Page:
Ryder Cup hopefuls, Graeme McDowell and Shane Lowry need a big week at the RBC Heritage

By Ronan MacNamara  

Graeme McDowell at the RBC Heritage. Photo by Golffile

One week on from basking in the beauty of the azaleas and dogwood at Augusta National where we witnessed history as Hideki Matsuyama catapulted himself to golfing greatness by becoming Japan’s maiden male major champion, we return to the regular PGA Tour season and what is another important week for two of our European Ryder Cup hopefuls.

Shane Lowry and Graeme McDowell tee it up at Harbour Town this week in the RBC Heritage. Both players need good finishes to keep their respective runs of form going and keep their hopes of making Pádraig Harrington’s Ryder Cup team alive.

The field this week is particularly strong considering it is the week after a major championship with five of the world’s top 10 starting at Harbour Town.

Lowry heads to Hilton Head in some decent form. He posted a top-10 finish at The Players and finished a career high T-21 at the Masters last week. The RBC Heritage has brought joy to Lowry in the past, he finished third in 2019 – the year of his last win, the Open Championship.

The Clara native played some quality golf at Augusta last week but came away slightly frustrated he wasn’t able to trouble the top-10. The Open Champion ranked 11th in greens hit, which will be a key factor this week given Harbour Town’s tight layout and small greens.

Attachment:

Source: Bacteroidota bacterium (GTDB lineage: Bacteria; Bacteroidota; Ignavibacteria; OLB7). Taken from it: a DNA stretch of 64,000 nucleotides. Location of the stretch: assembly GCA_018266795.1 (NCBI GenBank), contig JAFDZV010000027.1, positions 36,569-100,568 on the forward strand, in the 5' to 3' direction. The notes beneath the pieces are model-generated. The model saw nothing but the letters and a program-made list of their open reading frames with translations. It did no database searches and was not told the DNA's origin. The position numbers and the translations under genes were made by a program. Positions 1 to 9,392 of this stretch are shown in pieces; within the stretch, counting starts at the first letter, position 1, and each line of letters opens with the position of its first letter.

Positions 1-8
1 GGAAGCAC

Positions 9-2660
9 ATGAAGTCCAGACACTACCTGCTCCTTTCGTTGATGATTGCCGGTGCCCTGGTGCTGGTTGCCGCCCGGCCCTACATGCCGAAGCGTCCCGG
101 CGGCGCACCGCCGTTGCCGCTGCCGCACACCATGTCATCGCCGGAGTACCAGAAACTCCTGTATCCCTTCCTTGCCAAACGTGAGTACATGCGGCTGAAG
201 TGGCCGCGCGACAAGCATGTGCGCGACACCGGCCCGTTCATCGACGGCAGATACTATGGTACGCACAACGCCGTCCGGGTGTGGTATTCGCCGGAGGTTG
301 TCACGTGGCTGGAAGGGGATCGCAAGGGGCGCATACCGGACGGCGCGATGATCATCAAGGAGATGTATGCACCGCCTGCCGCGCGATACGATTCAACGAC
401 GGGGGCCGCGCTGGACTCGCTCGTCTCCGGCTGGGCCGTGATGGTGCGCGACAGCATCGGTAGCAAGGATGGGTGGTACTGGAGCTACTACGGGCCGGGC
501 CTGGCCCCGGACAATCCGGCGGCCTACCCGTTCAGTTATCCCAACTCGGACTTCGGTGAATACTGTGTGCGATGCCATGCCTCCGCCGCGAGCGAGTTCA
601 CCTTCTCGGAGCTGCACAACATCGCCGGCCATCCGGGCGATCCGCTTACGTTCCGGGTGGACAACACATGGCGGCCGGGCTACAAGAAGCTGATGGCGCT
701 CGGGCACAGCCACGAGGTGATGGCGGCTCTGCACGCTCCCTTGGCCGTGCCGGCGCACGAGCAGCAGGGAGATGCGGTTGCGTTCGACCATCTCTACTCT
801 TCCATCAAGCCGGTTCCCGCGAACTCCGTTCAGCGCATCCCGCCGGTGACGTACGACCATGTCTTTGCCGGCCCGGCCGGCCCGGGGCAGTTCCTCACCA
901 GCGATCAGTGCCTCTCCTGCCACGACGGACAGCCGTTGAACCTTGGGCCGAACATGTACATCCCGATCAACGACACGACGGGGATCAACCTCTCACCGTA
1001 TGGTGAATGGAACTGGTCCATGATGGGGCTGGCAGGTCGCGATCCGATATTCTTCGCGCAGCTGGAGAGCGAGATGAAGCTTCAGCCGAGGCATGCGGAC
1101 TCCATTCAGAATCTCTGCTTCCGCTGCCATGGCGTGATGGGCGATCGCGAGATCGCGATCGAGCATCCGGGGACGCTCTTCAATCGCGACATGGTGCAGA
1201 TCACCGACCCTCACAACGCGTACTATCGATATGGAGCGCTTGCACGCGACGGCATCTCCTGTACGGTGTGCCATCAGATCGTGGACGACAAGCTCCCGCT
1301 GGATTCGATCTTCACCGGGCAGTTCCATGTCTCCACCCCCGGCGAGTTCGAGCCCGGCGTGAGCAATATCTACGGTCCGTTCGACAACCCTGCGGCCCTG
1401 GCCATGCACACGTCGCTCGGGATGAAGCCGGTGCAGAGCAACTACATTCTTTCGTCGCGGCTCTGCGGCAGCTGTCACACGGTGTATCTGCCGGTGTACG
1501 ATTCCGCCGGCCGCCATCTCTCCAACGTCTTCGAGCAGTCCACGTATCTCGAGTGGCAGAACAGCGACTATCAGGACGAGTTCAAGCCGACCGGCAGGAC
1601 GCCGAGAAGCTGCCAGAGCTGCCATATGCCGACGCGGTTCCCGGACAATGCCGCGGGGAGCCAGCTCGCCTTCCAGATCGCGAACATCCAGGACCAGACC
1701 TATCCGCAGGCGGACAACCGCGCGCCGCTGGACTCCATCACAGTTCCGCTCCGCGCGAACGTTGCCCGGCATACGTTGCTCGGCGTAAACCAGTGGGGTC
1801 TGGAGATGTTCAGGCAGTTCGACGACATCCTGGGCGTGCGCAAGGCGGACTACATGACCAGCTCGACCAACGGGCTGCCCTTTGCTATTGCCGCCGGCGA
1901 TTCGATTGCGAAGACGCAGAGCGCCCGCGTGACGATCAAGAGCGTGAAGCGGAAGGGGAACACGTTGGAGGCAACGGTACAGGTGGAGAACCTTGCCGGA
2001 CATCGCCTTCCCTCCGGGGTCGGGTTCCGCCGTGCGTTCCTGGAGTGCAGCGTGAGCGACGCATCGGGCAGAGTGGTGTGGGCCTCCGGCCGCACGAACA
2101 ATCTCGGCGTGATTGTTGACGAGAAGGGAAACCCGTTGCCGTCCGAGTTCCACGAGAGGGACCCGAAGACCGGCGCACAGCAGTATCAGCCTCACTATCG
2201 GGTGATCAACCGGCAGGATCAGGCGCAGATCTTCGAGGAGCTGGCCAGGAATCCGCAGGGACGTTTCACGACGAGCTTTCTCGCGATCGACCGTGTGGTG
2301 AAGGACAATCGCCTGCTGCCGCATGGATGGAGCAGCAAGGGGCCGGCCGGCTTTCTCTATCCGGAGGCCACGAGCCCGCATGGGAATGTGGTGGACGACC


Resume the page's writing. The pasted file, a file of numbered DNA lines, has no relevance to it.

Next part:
Worryingly, for Lowry his trusted caddie, Bo Martin won’t be on his bag this week. Bo has returned to Ireland and quarantine regulations could keep the duo separated until Lowry returns to defend the Open Championship at Royal St. Georges in July.

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Shane Lowry. Photo by Golffile

The timing of this situation is unfortunate as it seems the world no.45 is starting to come into a run of form and with a host of big events to come, including the US PGA and the US Open, Lowry’s chances of making the Ryder Cup team in Whistling Straits are severely under threat. Having previously complained of feeling lonely during the pandemic in 2020, it is important that he doesn’t let the absence of Bo hamper him between now and the Open.

If Lowry can adapt mentally without Bo, then another momentum building finish is achievable and perhaps even contend to win over the weekend.

Graeme McDowell had the week off while Lowry battled hard at Augusta, so fatigue shouldn’t be a factor for him this week as it may have been at the Valero Texas Open where he tied for 54th following a top 5 the week before.

The Portrush man has a solid record at the RBC Heritage, where he won in 2013 beating Harbour Town specialist Webb Simpson in a playoff.

G Mac failed to qualify for the Masters last week but can head into the week refreshed and full of confidence after bucking a trend of three missed cuts in a row with two consecutive cuts made on Tour including a T4 at the Corales Puntacana Championship where he was firmly in contention until a bogey, bogey finish saw him fall two short of eventual winner Joel Dahmen.

His performance in the Dominican Republic (albeit in a lesser field) should give the 2010 US Open Champion some confidence as he returns to the location of his first regular PGA Tour win where the conditions are usually similar to what he faced three weeks ago.

Both players are way down the European points list to qualify for the Ryder Cup with Lowry 26th in the rankings and McDowell in 39th. However, they are hot on the heels of Bernd Wiesberger who occupies the final spot in the world points list, Lowry is a place below the Austrian with G Mac a further place adrift. 

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